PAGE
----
Report: FCC won't force Sprint, Clearwire to give up spectrum as part of mergers

Regulators at the FCC will not push Sprint Nextel (NYSE:S) or Clearwire (NASDAQ:CLWR) to divest spectrum as they review Japanese operator SoftBank's proposed acquisition of Sprint and Sprint's proposed purchase of Clearwire, according to a Reuters report.

The report, citing unnamed sources, comes as the FCC has indicated it is nearing a vote on the transactions. If Sprint and Clearwire are spared from giving up airwaves as part of an FCC approval, the action would solidify SoftBank CEO Masayoshi's Son's plans to combine Sprint's network with Clearwire's vast 2.5 GHz holdings for a high-speed wireless network. And such a move would be significant in light of the FCC's ongoing evaluation of rules on how much spectrum carriers can hold in a given market.

An FCC spokesman did not immediately have a comment.

For Sprint, FCC approval would seal months of wrangling with Dish Network (NASDAQ: DISH), which had hoped to derail SoftBank's acquisition of Sprint as well as Sprint's purchase of Clearwire.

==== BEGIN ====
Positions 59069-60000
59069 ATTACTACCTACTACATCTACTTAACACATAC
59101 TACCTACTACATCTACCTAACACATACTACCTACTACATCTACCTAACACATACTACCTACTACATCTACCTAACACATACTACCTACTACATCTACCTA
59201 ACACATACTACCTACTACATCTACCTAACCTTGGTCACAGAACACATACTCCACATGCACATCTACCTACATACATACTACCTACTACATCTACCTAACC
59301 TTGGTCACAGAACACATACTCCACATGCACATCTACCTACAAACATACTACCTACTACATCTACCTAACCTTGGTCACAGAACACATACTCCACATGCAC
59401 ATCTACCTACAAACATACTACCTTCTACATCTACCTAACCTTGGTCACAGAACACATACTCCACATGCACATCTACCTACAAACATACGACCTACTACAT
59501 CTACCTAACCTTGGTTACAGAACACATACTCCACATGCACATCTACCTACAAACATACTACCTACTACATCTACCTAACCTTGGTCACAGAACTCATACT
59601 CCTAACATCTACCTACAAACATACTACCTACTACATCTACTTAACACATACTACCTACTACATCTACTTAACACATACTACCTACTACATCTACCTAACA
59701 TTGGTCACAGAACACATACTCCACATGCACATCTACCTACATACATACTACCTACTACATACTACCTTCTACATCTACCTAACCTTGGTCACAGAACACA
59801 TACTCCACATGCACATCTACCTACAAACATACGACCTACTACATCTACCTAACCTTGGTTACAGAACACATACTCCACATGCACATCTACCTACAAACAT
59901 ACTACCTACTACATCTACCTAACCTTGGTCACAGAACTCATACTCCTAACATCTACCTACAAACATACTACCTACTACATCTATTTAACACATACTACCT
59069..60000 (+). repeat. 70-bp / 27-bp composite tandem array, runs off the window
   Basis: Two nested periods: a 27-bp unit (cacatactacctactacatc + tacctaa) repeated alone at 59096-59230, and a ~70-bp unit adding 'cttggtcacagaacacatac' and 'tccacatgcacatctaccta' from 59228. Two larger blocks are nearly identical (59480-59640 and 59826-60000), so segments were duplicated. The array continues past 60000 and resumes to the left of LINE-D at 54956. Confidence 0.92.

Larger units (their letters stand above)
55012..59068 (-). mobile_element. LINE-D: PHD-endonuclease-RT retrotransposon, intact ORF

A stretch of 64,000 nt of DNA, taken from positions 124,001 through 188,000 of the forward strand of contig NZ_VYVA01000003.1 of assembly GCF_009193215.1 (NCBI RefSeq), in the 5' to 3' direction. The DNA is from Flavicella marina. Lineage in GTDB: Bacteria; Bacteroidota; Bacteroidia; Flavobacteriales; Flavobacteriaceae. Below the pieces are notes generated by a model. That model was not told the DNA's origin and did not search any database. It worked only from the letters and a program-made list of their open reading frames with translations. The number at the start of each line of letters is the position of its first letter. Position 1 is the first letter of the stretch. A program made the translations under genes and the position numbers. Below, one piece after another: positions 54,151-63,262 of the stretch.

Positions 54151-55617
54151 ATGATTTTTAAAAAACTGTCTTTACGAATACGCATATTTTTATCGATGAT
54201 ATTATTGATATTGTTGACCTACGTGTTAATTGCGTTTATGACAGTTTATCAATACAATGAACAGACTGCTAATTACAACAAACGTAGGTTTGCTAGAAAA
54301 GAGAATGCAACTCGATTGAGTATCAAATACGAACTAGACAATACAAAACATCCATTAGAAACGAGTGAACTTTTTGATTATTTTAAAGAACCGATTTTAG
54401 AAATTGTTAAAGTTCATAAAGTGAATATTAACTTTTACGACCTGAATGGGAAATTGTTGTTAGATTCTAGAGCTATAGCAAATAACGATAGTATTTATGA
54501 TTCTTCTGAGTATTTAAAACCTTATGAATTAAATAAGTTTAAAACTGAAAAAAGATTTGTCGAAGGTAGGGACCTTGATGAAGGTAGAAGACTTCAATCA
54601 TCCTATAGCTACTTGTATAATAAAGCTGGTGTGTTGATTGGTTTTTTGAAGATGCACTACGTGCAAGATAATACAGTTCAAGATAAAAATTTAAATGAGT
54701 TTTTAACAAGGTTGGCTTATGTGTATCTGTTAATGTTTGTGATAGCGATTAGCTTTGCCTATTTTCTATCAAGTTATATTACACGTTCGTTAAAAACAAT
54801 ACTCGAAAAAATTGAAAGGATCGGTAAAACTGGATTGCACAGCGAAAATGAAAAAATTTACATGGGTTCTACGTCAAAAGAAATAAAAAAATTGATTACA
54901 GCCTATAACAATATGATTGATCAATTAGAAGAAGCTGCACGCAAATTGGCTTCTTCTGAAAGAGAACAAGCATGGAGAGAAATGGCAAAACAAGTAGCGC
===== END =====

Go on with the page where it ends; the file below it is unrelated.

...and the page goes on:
On Thursday evening, FCC Acting Chairwoman Mignon Clyburn issued a statement in which she said SoftBank, Sprint and Clearwire had urged the FCC to approve their deals. She said she directed the FCC staff to circulate an order to Democratic Commissioner Jessica Rosenworcel and Republican Commissioner Ajit Pai so that they can vote on the transactions.

FCC approval is the last remaining step in the Sprint/SoftBank transaction. Sprint shareholders approved the deal earlier this week. Clearwire shareholders are set to vote July 8 on Sprint's $5 per share offer to take control of the company, which looks likely to pass.

Earlier this month the Department of Justice, along with the Federal Bureau of Investigation and the Department of Homeland Security, approved SoftBank's takeover of Sprint. In late May, the Committee on Foreign Investment in the United States, an interagency body headed by the Treasury and charged with overseeing deals in which a foreign entity gains control of a U.S. company, also approved the deal. As part of the CFIUS approval to address security concerns, Sprint and SoftBank agreed to allow retired Adm. Mike Mullen, a former chairman of the Joint Chiefs of Staff, to sit on Sprint's board and serve as a liaison between Sprint and the government.

For more:
- see this Reuters article
- see this Bloomberg article
- see this AllThingsD article

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